Those skilled in this art have generally been unable to design filters employing apodization of both transducers without the use of a multistrip coupler (MSC). Thus, the designer is ordinarily constrained to use to best advantage the relatively inflexible response of one unapodized transducer, or to more than double the filter area in order to make use of the multistrip coupler.
Substrate cost is a principal determinent in the final cost of a commercial surface-wave filter. Thus minimization of the electroded area is an important design goal. The size of an individual transducer is naturally governed by its length (measured perpendicular to the long axes of the interdigital electrodes) and width (measured parallel to the long axes of the interdigital electrodes). The length is largely predetermined by the specified filter frequency response, and is relatively inflexible. The width or aperture may be reduced, but diffraction of the launched acoustic beam sets a lower limit. If the width is reduced into the diffraction region, rather intractable phase and amplitude distortions degrade the filter response, particularly in critical stopband and/or trap regions. Clearly an unapodized transducer can be width-reduced further than one containing a great number of small-overlap fingers.
The important requirements of a television IF filter are a specified passband, with strong rejection of picture and sound carriers from adjacent channels. Meeting this specification with a surface-wave filter ordinarily requires either an apodized transducer with wide aperture, or else judicious placement of the deep, narrow null responses of an unapodized design.
The subject acoustic surface wave filter device provides a specified passband and broad, deep, adjacent channel stopbands from uniform aperture transducers by fabricating, on a piezoelectric substrate, two spaced interdigital electrode structures each having a central finger group and at least one flanking finger group spaced on each side thereof. The flanking finger groups are located at predetermined distances from the central group. The strengths of the flanking finger groups are adjusted by controlling the number of finger pairs within a group, the overlap length of the fingers, and the strip/gap ratio of the fingers.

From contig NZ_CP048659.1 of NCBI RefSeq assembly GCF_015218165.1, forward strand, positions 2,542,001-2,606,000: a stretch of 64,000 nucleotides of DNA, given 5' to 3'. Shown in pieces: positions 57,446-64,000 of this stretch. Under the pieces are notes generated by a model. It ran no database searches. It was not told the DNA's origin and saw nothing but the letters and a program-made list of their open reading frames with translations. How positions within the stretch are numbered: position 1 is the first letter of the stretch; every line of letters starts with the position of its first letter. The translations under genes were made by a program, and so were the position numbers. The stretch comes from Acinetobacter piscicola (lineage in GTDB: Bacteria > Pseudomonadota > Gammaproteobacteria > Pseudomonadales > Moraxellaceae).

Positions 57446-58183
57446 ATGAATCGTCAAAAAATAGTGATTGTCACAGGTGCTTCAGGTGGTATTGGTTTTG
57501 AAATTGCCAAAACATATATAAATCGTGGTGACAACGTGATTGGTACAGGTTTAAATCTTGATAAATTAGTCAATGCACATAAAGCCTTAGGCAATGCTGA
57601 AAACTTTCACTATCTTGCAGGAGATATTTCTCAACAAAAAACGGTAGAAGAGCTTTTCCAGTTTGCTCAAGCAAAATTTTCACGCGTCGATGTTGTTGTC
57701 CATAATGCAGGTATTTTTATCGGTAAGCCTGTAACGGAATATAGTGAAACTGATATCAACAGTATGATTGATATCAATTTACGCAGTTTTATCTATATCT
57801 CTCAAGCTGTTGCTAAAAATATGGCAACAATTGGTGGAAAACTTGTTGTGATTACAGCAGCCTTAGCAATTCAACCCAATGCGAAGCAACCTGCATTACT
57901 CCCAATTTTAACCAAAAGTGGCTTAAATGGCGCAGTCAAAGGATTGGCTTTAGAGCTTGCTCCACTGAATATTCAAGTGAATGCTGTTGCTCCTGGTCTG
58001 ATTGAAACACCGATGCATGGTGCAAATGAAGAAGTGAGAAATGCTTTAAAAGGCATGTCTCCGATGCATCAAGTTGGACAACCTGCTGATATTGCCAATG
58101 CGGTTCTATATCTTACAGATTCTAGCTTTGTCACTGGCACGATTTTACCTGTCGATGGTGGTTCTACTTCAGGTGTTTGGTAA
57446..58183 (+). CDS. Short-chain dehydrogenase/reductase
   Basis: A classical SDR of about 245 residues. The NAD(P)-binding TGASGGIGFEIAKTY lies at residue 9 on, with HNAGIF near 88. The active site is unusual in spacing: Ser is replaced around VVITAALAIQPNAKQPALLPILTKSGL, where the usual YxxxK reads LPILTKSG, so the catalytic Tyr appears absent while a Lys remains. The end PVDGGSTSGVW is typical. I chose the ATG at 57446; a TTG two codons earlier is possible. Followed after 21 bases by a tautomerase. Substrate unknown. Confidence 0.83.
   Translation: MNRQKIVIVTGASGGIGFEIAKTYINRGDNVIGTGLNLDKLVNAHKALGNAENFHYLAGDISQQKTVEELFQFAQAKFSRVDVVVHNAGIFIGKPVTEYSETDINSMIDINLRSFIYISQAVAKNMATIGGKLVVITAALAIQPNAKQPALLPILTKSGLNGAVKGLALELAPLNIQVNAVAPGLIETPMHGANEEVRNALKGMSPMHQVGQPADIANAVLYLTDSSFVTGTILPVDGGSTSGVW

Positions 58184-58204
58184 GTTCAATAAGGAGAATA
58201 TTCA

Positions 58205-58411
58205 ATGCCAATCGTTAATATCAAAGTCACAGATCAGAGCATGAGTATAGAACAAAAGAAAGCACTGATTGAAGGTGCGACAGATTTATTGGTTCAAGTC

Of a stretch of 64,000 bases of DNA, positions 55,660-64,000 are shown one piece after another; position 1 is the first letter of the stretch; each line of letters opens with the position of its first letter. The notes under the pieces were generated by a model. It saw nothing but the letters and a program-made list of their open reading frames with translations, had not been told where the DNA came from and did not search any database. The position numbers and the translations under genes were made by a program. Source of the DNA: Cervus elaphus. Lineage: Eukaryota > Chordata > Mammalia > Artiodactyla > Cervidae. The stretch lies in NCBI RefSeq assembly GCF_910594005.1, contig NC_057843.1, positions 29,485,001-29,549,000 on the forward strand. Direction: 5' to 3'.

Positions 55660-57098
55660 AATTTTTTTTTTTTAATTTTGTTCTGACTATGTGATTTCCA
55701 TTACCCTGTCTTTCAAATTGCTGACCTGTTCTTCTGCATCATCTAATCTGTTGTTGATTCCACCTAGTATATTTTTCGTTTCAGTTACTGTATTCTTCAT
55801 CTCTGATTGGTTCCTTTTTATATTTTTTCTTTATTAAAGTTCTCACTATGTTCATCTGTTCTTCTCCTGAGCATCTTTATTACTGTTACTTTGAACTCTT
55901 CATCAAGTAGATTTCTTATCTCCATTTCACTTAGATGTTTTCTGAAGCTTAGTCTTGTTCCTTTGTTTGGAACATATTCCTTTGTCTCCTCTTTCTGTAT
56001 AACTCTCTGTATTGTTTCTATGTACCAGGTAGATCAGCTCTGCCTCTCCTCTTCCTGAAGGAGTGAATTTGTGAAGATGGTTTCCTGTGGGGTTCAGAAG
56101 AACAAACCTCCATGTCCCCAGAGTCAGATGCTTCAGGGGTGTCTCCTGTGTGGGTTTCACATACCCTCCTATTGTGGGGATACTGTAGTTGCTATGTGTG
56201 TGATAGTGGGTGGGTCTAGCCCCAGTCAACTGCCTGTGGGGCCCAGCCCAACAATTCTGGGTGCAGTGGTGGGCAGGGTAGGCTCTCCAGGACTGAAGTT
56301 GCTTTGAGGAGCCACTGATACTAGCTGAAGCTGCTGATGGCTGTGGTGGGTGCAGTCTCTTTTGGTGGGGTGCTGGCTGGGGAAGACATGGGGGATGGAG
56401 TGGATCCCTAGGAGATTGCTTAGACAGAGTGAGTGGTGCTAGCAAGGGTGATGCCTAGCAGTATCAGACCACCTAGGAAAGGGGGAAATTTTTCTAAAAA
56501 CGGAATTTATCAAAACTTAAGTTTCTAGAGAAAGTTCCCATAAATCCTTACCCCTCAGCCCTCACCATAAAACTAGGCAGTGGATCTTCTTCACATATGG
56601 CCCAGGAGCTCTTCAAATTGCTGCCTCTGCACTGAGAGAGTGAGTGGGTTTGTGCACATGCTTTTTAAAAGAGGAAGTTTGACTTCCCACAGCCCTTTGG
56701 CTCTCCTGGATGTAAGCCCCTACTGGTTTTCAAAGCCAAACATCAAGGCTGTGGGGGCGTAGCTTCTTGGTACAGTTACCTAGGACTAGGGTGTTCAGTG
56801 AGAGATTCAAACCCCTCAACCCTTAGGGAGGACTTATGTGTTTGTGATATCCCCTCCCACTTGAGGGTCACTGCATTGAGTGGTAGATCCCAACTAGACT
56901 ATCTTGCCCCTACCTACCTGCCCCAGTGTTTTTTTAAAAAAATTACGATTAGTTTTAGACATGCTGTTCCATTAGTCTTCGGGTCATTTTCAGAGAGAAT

It is an object of the present invention to produce an improved electro-acoustic surface-wave filter device having a specified passband with broad adjacent channel stopbands, rather than narrow traps, thereby substantially reducing or eliminating critical tuning and thermal tracking requirements in a heterodyne receiver.
It is a further object of the present invention to produce an electro-acoustic surface-wave filter device which has a minimization of diffraction effects and thus a smaller size.
It is another object of the present invention to produce an improved electro-acoustic surface-wave filter device having unapodized transducers which, on substrates where undesired bulk wave modes can be controlled or suppressed, permits superior filter design without the use of a multistrip coupler.
It is still another object of the present invention to produce an improved filter device or reduced size and relative insensitivity to terminating impedance.
It is yet another object of the present invention to produce an improved filter device which has improved phase linearity.
A still further object of the present invention is to produce an improved filter device which eliminates production and maintenance alignment requirements through consistency and stability and thus is subject to ready and economic mass manufacturing.
The means for accomplishing the foregoing and other objects and advantages will become clear to those skilled in the art from the following detailed description taken with reference to the accompanying drawings.
FIG. 1 is a perspective view of a prior art electro-acoustic surface-wave filter;
FIG. 2 is a plan view showing the finger overlap pattern within one transducer of a filter, such as the one shown in FIG. 1;
FIG. 3 is a plan view of a typical filter employing a multistrip coupler;
FIG. 4 is a schematic representation of the bandpass requirements for an electro-acoustic surface-wave filter;
FIG. 5 is a plan view of a representative transducer according to the present invention for an electro-acoustic surface-wave filter;